Report: Most IRS Employees Caught Cheating on Taxes Allowed to Keep Their Jobs

Have you ever wondered what happens to IRS employees who cheat on their taxes?

IRS employees who cheated on their taxes allowed to keep jobs   Washington Times

According to numbers released by the inspector general’s office, and reported on by The Washington Times, most simply get to keep their jobs.

While privacy rules prevent the agency from providing specifics, it is known that in the reporting period April 2016 – September 2016, nine employees who were caught cheating saw their penalties subject to “mitigation” by IRS Commissioner John Koskinen – “mitigation” means that the offenders received punishments in the range of suspension to reprimand. Additionally, during the same period, one to three employees were allowed to resign, and another one to three were overtly terminated. Based on these numbers, it can be concluded that anywhere from 60 to as many as 82 percent of IRS employees caught intentionally cheating were allowed to stay on.

The Washington Times disclosed in their piece that when the inspector general released a report in 2015 on the specific issue of tax cheating by IRS employees, the “leniency rate” at that time was 61 percent.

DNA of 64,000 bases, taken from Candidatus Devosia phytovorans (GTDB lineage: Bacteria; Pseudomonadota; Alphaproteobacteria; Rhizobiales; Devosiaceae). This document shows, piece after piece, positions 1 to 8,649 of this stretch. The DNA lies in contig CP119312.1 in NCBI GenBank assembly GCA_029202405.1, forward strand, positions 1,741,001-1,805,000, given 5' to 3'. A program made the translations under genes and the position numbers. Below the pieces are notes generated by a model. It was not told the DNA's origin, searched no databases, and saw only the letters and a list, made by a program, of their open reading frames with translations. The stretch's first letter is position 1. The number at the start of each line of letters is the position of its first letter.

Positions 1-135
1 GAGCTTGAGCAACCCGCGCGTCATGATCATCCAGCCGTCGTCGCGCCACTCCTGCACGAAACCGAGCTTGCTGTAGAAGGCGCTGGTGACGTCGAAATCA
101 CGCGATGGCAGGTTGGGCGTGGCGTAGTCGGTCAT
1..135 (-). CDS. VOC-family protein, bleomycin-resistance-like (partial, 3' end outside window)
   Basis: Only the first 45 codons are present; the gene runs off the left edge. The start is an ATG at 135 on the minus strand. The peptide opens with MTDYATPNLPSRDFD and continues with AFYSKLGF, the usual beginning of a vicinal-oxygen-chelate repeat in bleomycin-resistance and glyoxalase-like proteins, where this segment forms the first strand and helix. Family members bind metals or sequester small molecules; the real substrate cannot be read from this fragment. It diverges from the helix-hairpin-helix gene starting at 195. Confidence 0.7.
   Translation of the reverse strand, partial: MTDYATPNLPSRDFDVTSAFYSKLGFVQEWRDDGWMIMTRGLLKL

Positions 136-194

In a statement, the IRS said, “The vast majority of IRS employees, nearly 99 percent, file and pay their taxes timely — one of the highest tax compliance rates across government agencies and higher than general taxpayer population estimates.”

That doesn’t cut it with a lot of folks, including Rep. Mark Walker (R-N.C.).

“The privileged and well-connected should not get to live and work by another standard,” said Walker. “Just like with Commissioner John Koskinen, these IRS employees have failed in performing their duties and have neglected the laws they are supposed to uphold.”

Walker’s shot at Koskinen is a reference to the way he gave Congress the run-around during that body’s investigation into the harassment of Tea Party groups by the IRS. He and other congressional Republicans fired off a letter to President Trump last week that requested John Koskinen be removed from his position as IRS Commissioner.

The information contained here is for general information purposes only. The Financial Writer blog and Bob Yetman disclaim responsibility for any liability or loss incurred as a consequence of the use or application, either directly or indirectly, of any information presented herein. Nothing contained in this article, or any other article featured at this blog, should be construed as a solicitation or recommendation to engage in any financial transaction. You should seek the advice of a qualified professional before making any changes to your personal financial profile.

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